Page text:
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Wednesday, September 26, 2012 

The sloppy marketing for the Dredd movie reveals a potential error made by Tinseltown

So the new movie based on Judge Dredd has tanked. Not that I care, really, because I was never impressed with the premise used by Britain's 2000 AD depicting the USA as a totalitarian police state. But Box Office Mojo's report about why it may have failed has something to ponder, suggesting the marketing efforts weren't all that different from how the comics medium itself does it:
In sixth place, comic book adaptation/remake Dredd bombed with just $6.3 million from 2,506 locations. That's less than one-third of Kick-Ass's $19.8 million, and only a little over half of the original Judge Dredd's $12.3 million (and that movie was considered a flop 17 years ago!). It's at least up on Shoot 'Em Up ($5.7 million) and about on par with April's Lockout ($6.2 million), though those comparisons suggest Dredd is on track for less than $20 million through its entire run. The audience was predominantly male (75 percent) and older (69 percent were 25 years of age or older) and they gave the movie a "B" CinemaScore. A 3D share is not currently available.

Dredd's awful performance is the latest example of how the Comic-Con/online fanboy crowd just doesn't make up a large portion of the moviegoers in this country. The movie came out of its Comic-Con screening in July with tons of online buzz and very strong reviews, and it maintained a 100 percent fresh rating on Rotten Tomatoes through at least its first 25 reviews (though it ultimately wound up at a more-reasonable 77 percent). As a result, the fanboy audience was very aware of this movie ahead of release, and anticipation seemed to be pretty high among this group as well. Ultimately, though, it's just not a big-enough group to drive strong business. For a good dissection of the hazards of targeting fanboys, check out this piece from earlier this year in The Hollywood Reporter.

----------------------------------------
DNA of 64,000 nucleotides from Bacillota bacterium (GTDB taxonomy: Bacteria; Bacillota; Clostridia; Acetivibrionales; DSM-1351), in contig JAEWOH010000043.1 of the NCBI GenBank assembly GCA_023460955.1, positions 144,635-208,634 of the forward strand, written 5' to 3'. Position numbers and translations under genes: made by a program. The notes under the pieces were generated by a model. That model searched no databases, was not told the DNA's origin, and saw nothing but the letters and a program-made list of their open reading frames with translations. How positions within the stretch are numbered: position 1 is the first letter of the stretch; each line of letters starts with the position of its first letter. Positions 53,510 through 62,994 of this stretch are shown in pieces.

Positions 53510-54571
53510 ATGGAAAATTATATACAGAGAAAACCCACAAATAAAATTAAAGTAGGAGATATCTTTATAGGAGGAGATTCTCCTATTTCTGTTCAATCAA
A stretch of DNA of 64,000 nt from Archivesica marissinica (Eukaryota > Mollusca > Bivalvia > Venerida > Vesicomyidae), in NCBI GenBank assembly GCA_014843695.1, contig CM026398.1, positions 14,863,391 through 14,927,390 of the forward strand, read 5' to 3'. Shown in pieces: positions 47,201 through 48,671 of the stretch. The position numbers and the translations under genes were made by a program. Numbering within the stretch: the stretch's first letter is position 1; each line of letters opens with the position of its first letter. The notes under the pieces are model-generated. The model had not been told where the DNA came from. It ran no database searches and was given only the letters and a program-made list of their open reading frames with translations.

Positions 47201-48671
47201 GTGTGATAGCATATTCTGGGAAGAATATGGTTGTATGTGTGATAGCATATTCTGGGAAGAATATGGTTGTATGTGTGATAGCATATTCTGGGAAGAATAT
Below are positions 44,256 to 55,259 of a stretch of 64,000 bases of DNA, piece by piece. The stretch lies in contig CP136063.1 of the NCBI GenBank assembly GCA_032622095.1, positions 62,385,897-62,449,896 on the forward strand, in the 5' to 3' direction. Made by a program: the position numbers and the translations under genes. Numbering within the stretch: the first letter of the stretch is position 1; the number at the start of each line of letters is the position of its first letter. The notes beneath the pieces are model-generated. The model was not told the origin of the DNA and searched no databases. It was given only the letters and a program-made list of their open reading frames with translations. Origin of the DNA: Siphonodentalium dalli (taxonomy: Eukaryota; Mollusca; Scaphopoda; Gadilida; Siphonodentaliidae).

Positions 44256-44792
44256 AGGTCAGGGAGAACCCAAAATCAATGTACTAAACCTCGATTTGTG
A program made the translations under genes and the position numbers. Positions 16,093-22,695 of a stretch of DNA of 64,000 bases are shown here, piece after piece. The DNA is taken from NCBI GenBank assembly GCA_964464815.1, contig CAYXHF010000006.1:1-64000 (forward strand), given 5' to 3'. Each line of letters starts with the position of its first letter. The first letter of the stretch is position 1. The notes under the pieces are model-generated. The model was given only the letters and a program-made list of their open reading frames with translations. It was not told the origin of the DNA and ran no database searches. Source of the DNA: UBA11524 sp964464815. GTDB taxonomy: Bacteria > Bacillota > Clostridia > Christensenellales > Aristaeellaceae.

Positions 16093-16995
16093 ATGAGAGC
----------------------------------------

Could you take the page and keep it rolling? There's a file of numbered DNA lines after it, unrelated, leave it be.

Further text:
Now it's true that the autumn release date was but one dooming factor. And the 3D effects could amount to another one. But it's also telling if the filmmakers saw more fit to promote this first and foremost to the comics fan crowd, rather than to market it to everyone and anyone who enjoys action fare. I think the error was that they had to market it based mainly on its being a comic book adaptation, rather than as a sci-fi action adventure; they could've sold it as "Assault on Precinct 13 in reverse". Why they chose to target the comic fandom audience more than the general crowd is puzzling. Then again, maybe they did so because the movie ultimately doesn't have much to offer beyond the apartment building it's set inside?

Regardless, this ought to offer a lesson to filmmakers that if they're going to adapt a comic into a movie, they shouldn't base their marketing campaign along the same lines as the comics medium, who do little or nothing to attract a wider following from people who don't officially read comics and graphic novels. Besides, the Comic-Con has long been less about comics and more about other forms of entertainment in the past 10 years, like movies, music, and computer games. So it's not like they're even marketing the movies to comics fans to begin with, since the comics fans might not even make up a sizable portion of the visitors to San Diego anymore. Just market the movie as an action fare, on its own terms, and not based solely on its being a comic adaptation. Will Hollywood get that message?

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About me

  • I'm Avi Green
  • From Jerusalem, Israel
  • I was born in Pennsylvania in 1974, and moved to Israel in 1983. I also enjoyed reading a lot of comics when I was young, the first being Fantastic Four. I maintain a strong belief in the public's right to knowledge and accuracy in facts. I like to think of myself as a conservative-style version of Clark Kent. I don't expect to be perfect at the job, but I do my best.
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